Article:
The aesthetics of rebellion:1 min read

Art of Protest exhibit looks back at the politics of the ‘60s and ‘70s

REVOLUTION SPEAKS- Posters from the exhibit are on display at the  California History Center through Feb. 28


REVOLUTION SPEAKS- Posters from the exhibit are on display at the California History Center through Feb. 28

Rachel Schemel

The exhibit “Art of Protest” focuses on posters compiled from the 1960s and 1970s from protests at UC Berkeley and UC Santa Cruz collected by Sharat Lin.
The posters, on display at De Anza College’s California History Center, cover topics ranging from anti-Vietnam war to environmental pollution.
Lin explained the elements of history the posters depict at a reception Jan. 17.
The “Stop War” poster is linked to a rally on May 21, 1970.
Other posters show artistic influence and trends of the subject matter.
“Amerika is Devouring our Children” was influenced by a Francisco de Goya painting of Saturn devouring his children and was used at the Oakland Induction Center picket on May 26, 1970.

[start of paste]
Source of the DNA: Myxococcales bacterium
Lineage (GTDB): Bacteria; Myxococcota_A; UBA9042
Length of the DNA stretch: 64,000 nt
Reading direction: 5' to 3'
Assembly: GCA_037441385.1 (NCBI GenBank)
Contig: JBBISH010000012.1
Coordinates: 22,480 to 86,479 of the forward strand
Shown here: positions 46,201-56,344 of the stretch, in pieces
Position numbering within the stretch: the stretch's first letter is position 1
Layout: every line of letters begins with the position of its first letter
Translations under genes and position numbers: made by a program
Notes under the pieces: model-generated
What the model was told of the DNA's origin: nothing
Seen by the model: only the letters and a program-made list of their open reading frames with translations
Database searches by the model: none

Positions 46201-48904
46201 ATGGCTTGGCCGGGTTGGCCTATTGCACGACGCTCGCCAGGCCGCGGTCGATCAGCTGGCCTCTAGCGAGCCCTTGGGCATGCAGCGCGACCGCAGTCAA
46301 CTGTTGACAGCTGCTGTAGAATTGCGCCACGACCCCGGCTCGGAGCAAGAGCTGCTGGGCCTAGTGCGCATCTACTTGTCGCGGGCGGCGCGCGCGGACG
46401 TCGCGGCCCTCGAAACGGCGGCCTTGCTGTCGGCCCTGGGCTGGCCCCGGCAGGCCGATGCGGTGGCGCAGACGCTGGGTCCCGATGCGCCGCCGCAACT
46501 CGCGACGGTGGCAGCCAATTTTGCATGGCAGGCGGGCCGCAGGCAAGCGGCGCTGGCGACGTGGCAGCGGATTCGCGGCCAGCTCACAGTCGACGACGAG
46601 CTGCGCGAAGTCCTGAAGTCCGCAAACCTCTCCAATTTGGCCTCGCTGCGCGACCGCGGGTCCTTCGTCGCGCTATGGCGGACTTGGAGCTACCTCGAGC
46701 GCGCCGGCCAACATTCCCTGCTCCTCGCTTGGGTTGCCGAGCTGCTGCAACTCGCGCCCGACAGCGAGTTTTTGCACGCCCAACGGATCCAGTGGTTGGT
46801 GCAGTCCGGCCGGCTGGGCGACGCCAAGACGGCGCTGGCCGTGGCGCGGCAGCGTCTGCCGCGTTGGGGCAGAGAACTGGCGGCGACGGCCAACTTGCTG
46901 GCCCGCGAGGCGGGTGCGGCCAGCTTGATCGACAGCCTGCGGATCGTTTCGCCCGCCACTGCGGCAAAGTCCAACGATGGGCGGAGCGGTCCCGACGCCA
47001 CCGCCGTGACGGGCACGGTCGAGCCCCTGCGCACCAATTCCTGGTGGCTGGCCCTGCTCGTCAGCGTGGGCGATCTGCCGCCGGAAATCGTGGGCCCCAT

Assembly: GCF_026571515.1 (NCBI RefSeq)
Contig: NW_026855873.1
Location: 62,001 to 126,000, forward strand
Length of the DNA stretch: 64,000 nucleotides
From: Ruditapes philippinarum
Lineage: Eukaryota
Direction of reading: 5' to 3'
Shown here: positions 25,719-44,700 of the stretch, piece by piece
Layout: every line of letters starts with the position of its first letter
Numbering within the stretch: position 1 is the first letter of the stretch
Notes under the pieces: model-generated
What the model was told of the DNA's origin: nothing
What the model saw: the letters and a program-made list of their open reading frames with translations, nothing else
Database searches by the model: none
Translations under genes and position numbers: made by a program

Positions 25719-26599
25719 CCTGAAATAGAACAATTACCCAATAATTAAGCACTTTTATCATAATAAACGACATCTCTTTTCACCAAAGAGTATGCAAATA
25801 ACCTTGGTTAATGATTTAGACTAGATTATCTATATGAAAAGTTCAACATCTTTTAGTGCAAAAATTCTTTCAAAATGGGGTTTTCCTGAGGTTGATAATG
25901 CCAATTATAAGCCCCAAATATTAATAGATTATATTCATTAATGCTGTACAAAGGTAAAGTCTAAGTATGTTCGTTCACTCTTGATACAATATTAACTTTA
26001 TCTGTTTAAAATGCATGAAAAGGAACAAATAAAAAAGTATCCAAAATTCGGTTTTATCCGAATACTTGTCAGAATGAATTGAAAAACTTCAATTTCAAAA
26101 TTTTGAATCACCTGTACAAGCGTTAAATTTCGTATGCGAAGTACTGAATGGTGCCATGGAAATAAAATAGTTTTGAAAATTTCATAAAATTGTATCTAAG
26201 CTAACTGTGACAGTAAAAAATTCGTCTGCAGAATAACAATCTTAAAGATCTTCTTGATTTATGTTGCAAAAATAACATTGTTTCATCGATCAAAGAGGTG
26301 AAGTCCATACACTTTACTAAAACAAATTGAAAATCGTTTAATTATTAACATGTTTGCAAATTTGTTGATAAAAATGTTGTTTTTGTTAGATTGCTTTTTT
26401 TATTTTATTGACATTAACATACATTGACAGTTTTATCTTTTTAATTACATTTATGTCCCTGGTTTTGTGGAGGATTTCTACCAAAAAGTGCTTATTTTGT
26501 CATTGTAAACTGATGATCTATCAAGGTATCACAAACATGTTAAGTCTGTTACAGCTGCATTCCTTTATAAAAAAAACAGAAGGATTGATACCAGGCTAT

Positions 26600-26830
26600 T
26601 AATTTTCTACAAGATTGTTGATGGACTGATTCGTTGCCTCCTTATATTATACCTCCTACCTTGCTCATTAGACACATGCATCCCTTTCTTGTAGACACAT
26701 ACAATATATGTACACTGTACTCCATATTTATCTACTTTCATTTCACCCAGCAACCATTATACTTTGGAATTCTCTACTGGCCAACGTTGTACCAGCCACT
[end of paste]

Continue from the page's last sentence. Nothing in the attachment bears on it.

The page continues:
The posters were developed by the most cost efficient process of the time.  
“Each poster design was a punch card program and then silk screened onto computer fan out paper,” Lin said.
Posters were used as a means of spreading information in a time before social media or even the World Wide Web.
Gil Villagran, professor at San Jose State, said posters are a key element of protest.
“(Posters) tell you what the issue is and what the action is.” Villagran said, “like an advertisement.”
Lin, president of the Peace and Justice Center of San Jose, began collecting posters while attending UCSC.
“They looked too attractive to me to be allowed to deteriorate under the weather and be lost forever,” Lin said.
He started out collecting “mere momentos of these epic experiences,” he said, and his collection grew into a visual piece of history that has appeared from Bancroft Library at Berkeley to Hoover Institution and the Archives at Stanford University.
The reception was an intimate gathering allowing an open floor for intellectual discussion about the time period and subject matter of the exhibit.  
Angela Pinasco, a sophmore at De Anza, heard about the reception from her teachers and said aspects of the poster styles shown in the presentation can be used on campus.
“I really liked the mud-stenciled (protest images),” she said, “I think we could do that in front of the library.”
Lincoln Crushing ended the presentation with a hopeful future of poster media.  
“Posters are still here and there’s a reason,” Lincoln said.  
“When I’m in San Francisco, I see a lot of poster art,” agreed Shirley Kinoshita, Vice President of Outreach, who attended the reception. Posters are still widely used for spreading information to an instant data society.